As illustrated in FIG. 6, in the eduction/slow rinse position, the main piston 58 is positioned so that raw water entering the RAW IN port 20 enters a bypass channel 122, from where it can flow out the SOFTENED OUT port 22 for use by the residence, even though it is untreated. Also, the central portion 116 of the main piston 58 is positioned so that water can also flow from the TANK OUT port 24 to the DRAIN port 18. Another portion of the main flow in the bypass channel 122 travels to an EDUCTION port 124, where it passes into the eductor body 80 through an eductor body passage 129.

At the eductor body 80, an eductor nozzle 126 (best seen in FIG. 6) acts as a siphon, using the main flow of raw water to draw, using suction, brine from the brine tank into the eductor body. In this manner, raw water and brine are mixed as they pass into the treatment tank 15.

More specifically, the brine is drawn in through the brine port 25, through the eductor slot 78 into the second valve chamber 46 and out through an eductor outlet 128. The eductor outlet 128 is in fluid communication with the TANK IN port 23. Mixing occurs in the eductor nozzle 126 when water enters the eductor body through the eductor body passage and commingles with the brine. In the main valve chamber 45, the mixture of brine and raw water enters the TANK IN port 23, and then regenerates the resin media before it passes through the TANK OUT port 24 and eventually to the DRAIN port 18.

Once the brine tank is emptied, the pistons 58, 76 maintain their positions. In this manner, raw water then flows through the same passages and ports to perform a slow rinse step. This begins to purge the brine from the treatment tank. Due to this dual function, this position is the longest in the regeneration cycle, lasting approximately 60 to 70 minutes.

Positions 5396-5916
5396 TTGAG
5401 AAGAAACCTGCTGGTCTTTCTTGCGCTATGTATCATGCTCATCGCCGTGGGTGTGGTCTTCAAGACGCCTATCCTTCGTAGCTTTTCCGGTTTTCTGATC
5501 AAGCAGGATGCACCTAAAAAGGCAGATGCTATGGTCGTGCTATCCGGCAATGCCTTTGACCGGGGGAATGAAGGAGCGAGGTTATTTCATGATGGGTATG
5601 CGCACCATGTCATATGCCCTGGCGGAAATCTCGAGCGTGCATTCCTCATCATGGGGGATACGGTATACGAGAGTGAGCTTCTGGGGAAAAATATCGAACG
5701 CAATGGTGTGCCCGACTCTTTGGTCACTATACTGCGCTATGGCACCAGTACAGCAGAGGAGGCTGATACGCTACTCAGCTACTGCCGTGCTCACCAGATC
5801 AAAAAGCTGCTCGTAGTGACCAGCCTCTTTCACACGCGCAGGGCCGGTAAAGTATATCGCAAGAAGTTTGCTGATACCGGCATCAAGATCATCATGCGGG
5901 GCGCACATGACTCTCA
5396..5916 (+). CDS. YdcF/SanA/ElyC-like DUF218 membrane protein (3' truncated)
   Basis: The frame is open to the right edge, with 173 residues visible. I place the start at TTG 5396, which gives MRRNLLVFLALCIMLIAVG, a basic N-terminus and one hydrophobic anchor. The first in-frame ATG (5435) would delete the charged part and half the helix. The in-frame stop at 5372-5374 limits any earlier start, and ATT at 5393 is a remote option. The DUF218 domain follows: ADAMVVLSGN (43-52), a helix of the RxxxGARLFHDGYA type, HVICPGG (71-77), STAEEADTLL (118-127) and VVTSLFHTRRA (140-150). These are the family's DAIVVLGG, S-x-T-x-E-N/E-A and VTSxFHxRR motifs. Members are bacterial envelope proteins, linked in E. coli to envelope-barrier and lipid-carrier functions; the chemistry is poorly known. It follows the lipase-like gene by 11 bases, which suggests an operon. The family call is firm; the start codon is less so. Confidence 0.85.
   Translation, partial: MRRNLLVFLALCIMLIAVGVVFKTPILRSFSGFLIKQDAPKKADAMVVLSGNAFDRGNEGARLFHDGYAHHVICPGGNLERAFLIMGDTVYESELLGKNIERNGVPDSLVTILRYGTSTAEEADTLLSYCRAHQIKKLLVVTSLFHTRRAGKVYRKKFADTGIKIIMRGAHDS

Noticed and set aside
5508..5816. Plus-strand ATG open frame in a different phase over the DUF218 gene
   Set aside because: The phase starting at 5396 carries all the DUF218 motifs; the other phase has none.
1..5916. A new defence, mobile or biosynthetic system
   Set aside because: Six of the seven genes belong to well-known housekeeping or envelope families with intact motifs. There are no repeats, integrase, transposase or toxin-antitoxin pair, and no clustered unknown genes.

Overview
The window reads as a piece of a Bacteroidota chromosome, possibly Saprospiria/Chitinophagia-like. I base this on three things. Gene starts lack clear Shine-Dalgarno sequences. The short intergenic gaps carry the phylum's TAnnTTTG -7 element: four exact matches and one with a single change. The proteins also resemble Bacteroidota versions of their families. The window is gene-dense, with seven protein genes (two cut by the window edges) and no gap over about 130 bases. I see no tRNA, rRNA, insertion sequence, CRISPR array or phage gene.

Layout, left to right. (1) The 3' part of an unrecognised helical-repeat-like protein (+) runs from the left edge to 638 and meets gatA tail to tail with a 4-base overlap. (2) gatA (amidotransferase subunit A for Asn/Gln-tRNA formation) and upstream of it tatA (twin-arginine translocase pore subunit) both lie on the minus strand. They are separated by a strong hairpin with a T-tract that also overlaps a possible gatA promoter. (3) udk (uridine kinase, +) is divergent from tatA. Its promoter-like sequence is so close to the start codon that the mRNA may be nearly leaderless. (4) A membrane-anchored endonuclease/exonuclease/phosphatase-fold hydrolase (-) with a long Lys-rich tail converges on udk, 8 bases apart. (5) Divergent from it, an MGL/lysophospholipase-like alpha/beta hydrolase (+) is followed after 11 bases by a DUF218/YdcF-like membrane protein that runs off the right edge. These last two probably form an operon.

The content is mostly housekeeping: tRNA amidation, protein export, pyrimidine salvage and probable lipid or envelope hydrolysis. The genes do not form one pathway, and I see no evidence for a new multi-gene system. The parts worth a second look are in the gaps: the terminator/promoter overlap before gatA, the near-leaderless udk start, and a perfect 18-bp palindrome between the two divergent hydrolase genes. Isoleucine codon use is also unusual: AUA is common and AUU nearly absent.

Referring now to FIGS. 7 and 10, the next step is called brine refill, in which water is reintroduced into the brine tank to mix with the salt therein and provide a new supply of brine for the next regeneration. The electronic control system 120 signals the motor 106 to move until the main piston 58 is again in the first position, and the brine piston 76 remains in the open position. The motor 106 will turn the cam member 84 until signaled by a program switch (designated schematically at 130 in FIG. 7) engaging the cam, indicating that the pistons are in their designated positions

As illustrated in FIG. 7, the main piston 58 has been moved back into the first position so that its blind end 62 once again sealingly engages the seal groove 52 and respective seal ring 54 that prevent water from leaking into the bypass channel 122. The DRAIN port 18 is similarly blocked. Raw water entering the main valve chamber 45 from the RAW IN port 20 passes directly into the TANK IN port 23. Treated or softened water is emitted from the TANK OUT port 24 and ultimately through the SOFTENED OUT port 22. A portion of the SOFTENED OUT water is diverted into a brine refill chamber 132, which is in fluid communication with the eductor body passage 129 in the eductor body 80. Water flow is indicated by the arrows 134 and flows in a generally inverted “U”-shaped pattern into the eductor body passage 129 and ultimately into the brine tank. The duration of this last cycle is controlled by the electronic control system 120. The electronic control system 120 then signals the motor 106 to move the cam member 84 back to the service position. In this manner, the regeneration cycle is completed.